John Rawls is widely considered one of the most important political philosophers of the 20th century. A Theory of Justice and Political Liberalism are classics in political philosophy, helping resurrect the fields of applied ethics and normative theory from the near-dead and giving rise to countless commentaries, analyses, and criticisms in nearly two dozen languages. After the Cold War, Anglo-American ethics and much political theory were caught up in debates about the meaning of normative terms like “justice” and “equality.” Did they have a rational basis, or did they merely express the emotions and dispositions of their users? Advocates of socioeconomic reforms were confronted with the charge that top-down structural change would result in some form of totalitarianism, and so they had to show how redistribution could fit into a liberal model. Rawls fought on both fronts: He showed that ethical and political concepts did have rational bases, and he came to believe that liberal democracies, to achieve justice, needed to undertake major social reforms. By doing so, his work provided the most important philosophical justification for coupling liberal democracy with the welfare state, despite his later criticisms of welfare state capitalism.
Yet as we approach the centenary of Rawls’s birth, not all is well with his vision or, for that matter, with liberal democracy itself. Rawls’s “high liberalism”—a term that is also used to refer to the work of Ronald Dworkin and Jürgen Habermas—is said to be dead, slain not only by feminist and critical race theorists who have exposed how it tends to exclude women and people of color from the community of just persons but also by political realists who have a much darker view of human nature and the capacity of reason to guide our emotions.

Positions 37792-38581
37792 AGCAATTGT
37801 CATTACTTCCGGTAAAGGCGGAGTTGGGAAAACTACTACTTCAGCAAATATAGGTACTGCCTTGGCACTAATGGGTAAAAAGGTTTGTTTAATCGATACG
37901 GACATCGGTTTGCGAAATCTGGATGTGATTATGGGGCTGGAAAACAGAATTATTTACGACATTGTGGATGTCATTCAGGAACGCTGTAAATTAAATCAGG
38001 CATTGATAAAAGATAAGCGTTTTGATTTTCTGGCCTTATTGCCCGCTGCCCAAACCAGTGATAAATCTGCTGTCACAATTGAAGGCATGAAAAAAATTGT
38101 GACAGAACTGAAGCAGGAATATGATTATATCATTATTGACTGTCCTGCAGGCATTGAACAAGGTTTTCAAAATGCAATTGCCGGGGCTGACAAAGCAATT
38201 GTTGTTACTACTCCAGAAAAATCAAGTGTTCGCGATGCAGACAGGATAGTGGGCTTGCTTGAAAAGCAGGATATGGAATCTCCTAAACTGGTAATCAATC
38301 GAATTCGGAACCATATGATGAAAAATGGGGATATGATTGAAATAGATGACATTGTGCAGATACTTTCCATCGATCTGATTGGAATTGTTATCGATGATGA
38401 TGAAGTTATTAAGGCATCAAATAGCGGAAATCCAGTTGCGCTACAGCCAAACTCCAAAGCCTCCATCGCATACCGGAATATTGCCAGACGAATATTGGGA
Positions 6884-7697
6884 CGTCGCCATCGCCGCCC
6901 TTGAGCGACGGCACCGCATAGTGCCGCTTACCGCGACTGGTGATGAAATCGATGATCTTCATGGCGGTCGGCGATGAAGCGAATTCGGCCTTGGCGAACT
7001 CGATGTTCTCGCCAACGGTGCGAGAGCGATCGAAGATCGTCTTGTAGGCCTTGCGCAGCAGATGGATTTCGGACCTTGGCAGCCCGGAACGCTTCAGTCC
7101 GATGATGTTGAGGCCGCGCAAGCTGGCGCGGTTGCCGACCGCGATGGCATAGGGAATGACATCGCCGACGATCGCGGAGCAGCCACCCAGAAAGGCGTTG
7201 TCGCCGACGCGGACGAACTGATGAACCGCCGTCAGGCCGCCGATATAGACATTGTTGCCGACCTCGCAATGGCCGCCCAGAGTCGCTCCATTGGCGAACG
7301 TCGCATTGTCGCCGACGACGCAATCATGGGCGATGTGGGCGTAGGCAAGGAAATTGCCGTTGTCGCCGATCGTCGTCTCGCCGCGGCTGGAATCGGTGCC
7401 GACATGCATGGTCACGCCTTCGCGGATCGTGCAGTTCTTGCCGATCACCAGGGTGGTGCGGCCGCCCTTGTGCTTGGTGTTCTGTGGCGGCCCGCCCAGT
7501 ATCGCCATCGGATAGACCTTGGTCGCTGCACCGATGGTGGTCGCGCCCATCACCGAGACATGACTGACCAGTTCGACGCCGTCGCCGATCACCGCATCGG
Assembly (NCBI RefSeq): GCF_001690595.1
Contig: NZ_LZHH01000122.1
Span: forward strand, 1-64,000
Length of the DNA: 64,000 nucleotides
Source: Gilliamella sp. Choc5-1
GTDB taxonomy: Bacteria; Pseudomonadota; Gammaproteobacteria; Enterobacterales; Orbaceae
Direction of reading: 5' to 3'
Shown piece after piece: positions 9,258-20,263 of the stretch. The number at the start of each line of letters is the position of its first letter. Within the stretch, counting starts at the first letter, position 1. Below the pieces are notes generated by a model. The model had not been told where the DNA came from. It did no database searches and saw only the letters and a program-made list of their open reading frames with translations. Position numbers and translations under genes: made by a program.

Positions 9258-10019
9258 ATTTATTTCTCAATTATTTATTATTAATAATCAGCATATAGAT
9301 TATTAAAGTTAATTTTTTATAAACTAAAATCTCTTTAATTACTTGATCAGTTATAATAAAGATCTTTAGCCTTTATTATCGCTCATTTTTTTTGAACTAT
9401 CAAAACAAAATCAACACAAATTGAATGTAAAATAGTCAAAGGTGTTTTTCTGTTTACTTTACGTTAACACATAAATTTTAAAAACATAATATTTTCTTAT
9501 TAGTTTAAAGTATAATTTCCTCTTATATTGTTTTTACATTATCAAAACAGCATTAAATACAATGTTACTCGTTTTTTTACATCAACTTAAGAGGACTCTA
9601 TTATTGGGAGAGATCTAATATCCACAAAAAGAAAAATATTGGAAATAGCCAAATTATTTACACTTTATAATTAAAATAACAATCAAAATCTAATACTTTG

As a result, contemporary liberal political philosophy has taken on a funereal mood. Books with titles like Why Liberalism Failed and How Democracies Die abound. Few, however, ask the other side of these questions: What in Rawls’s and the 20th century’s high liberalism was so vital to begin with? Andrius Gališanka’s new book, John Rawls: The Path to a Theory of Justice, serves as a good start in answering this question. Offering a biographical portrait of Rawls, who died in 2002, and drawing from newly accessible archived materials—including from the courses taken and taught by Rawls at Princeton, Cornell, and Oxford universities and from the Rawls archive at Harvard, which houses papers from 1942 to 2003—Gališanka tracks the development of Rawls’s philosophical work as it evolved from his early inquiries into theology and the roots of evil to his secular justification for distributive justice. He stops short of considering Rawls’s later writings, which eventually confronted the political implications of his theory more explicitly. But the book nonetheless leaves us with a compelling account of Rawls’s evolution and reminds us how philosophically rigorous the justification of Rawlsian high liberalism is.
Rawls was born in Baltimore in 1921, the second of five children, to well-to-do Protestant parents. His father was a lawyer who was an informal adviser for Maryland Governor Albert Ritchie. His mother was involved with the League of Women Voters and worked on Wendell Willkie’s 1940 presidential campaign. Despite his parents’ political activities, Rawls was relatively apolitical as a young man. After attending parochial school in Connecticut, he went on to Princeton, at first intending to study art and architecture before developing an interest in religion and, in particular, theological ethics. Although his Episcopalian upbringing was quite conventional, in his last years as an undergraduate, Rawls found himself gripped by a strong sense of the reality of sin, faith, and divine presence. The early 1940s, after all, were a frightening moment, and for the young Rawls these questions were not only theological but also deeply moral—a subject that he explored in his undergraduate thesis, “A Brief Inquiry Into the Meaning of Sin and Faith.”